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1 Article
Source: Reuters

Ford and IBM among quartet in Congo cobalt blockchain project

Today 13:35 GMT

Carmaker Ford (F.N), technology giant IBM (IBM.N), South Korean cathode maker LG Chem (051910.KS) and China’s Huayou Cobalt (603799.SS) have joined forces in the first blockchain project to monitor cobalt supplies from Democratic Republic of Congo.

For the pilot project, which should be completed around the middle of the year, cobalt from Huayou’s industrial mine will be placed in secure bags, entered into a blockchain and traced from the mine and smelter to LG Chem’s cathode and battery plant in South Korea and then on to a Ford plant in the United States.

1 Article
Source: Common Domain

A Complete Guide to Buying the Essential Women’s Pea Coat

Tuesday 08:04 GMT

Following suit, Mary Tyler Moore donned a black pea coat in the opening sequence of her groundbreaking eponymous 1970s sitcom which demurely pushed a feminist message.

Jacket, $3,250, 212-980-7961. Max Mara is a master of the modern coat, and this snappy pea from its Weekend line evokes midwinter sunshine. Jacket, $775, Bloomingdale’s, 212-705-2000. Merging the collar flap (and longer sleeve) of a trench with traditional pea elements, this Sacai coat reads cool-Japanese.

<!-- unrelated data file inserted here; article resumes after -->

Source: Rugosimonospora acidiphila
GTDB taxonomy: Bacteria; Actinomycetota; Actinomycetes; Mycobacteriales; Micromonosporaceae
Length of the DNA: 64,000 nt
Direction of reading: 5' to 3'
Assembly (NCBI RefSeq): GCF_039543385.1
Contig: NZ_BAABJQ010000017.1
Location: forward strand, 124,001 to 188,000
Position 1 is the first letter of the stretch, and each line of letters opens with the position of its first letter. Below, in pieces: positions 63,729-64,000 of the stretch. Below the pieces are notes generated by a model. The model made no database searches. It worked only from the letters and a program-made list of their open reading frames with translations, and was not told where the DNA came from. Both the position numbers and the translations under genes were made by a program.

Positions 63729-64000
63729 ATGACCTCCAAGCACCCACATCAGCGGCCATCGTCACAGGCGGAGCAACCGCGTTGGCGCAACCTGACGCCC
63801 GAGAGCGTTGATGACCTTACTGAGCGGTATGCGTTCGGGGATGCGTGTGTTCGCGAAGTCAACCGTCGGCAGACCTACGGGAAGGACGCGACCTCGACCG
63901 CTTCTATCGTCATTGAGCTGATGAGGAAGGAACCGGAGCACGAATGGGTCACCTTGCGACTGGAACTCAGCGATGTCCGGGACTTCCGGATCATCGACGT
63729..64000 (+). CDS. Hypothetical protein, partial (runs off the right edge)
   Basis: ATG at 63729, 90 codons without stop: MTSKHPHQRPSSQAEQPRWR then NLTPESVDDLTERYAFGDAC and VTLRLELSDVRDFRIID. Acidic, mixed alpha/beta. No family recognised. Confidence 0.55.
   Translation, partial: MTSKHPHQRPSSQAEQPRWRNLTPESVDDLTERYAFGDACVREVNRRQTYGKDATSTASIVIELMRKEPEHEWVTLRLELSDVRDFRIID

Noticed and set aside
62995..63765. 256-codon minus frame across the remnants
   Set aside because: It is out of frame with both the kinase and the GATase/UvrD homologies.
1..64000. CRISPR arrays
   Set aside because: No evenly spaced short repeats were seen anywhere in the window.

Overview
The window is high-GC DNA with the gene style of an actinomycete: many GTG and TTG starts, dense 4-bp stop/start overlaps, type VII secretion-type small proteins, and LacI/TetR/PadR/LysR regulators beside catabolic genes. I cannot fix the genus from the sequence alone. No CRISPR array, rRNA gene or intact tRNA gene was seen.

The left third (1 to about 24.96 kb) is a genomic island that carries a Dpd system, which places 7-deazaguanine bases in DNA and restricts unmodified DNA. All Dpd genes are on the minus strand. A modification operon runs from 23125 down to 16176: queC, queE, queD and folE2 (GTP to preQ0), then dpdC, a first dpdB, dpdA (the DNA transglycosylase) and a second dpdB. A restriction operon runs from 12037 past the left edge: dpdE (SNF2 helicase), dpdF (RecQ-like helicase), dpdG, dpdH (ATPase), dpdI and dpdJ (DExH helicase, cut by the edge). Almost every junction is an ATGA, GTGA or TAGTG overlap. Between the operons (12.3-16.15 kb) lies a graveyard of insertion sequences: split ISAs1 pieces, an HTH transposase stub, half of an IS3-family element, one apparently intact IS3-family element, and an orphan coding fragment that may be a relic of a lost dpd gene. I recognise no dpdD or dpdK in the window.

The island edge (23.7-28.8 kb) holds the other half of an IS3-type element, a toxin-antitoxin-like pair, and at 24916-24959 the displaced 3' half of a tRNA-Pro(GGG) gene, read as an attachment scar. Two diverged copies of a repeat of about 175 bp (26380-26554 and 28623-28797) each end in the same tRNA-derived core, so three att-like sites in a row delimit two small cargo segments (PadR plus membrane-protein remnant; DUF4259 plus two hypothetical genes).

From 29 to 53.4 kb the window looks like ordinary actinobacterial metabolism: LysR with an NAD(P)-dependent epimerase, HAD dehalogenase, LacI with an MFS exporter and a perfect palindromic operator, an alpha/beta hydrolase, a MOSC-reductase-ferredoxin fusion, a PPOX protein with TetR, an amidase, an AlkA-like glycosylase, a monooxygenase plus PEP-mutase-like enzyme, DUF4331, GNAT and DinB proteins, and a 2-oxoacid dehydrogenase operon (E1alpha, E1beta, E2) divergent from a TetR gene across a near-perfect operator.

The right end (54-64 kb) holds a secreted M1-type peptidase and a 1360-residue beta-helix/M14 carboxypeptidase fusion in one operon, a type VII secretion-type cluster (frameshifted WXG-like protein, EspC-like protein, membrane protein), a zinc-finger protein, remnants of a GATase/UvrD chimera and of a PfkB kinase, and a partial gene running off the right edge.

1 Article
Source: Global News

Facebook call for birthday cards for WWII U.S. veteran draws 50,000 cards

Monday 15:25 GMT

When Sue Morse requested on Facebook that friends send her father well-wishes for his Dec. 30 birthday, she expected maybe 160 cards.

Ottawa agrees to pay $100M settlement for disabled veterans clawback case. At 96, World War II veteran and Purple Heart medal recipient Duane Sherman has survived most of his friends. As of Jan. 9, Sherman received more than 50,000 letters at his home in Fullerton, California, the Orange County Register reported Friday.

1 Article
Source: Fox News

Lion Air flight's cockpit voice recorder recovered by Indonesia Navy divers: 'This is good news'

Tuesday 09:54 GMT

The “black box” cockpit voice recorder from the Lion Air jet that nosedived into the Java Sea killing some 198 people in October was discovered by Indonesian Navy divers, officials revealed Monday.

Lt. Col. Agung Nugroho, a spokesman for Indonesia navy’s western fleet, said the divers using high-tech equipment to uncover the voice recorder beneath 26 feet of seabed mud. The bright orange device was transported to a port in Jakarta, where it was handed over to the National Transportation Safety Committee, which is overseeing the accident investigation.

“Four hostile newspapers are more to be feared than a thousand bayonets...” ― Napoléon Bonaparte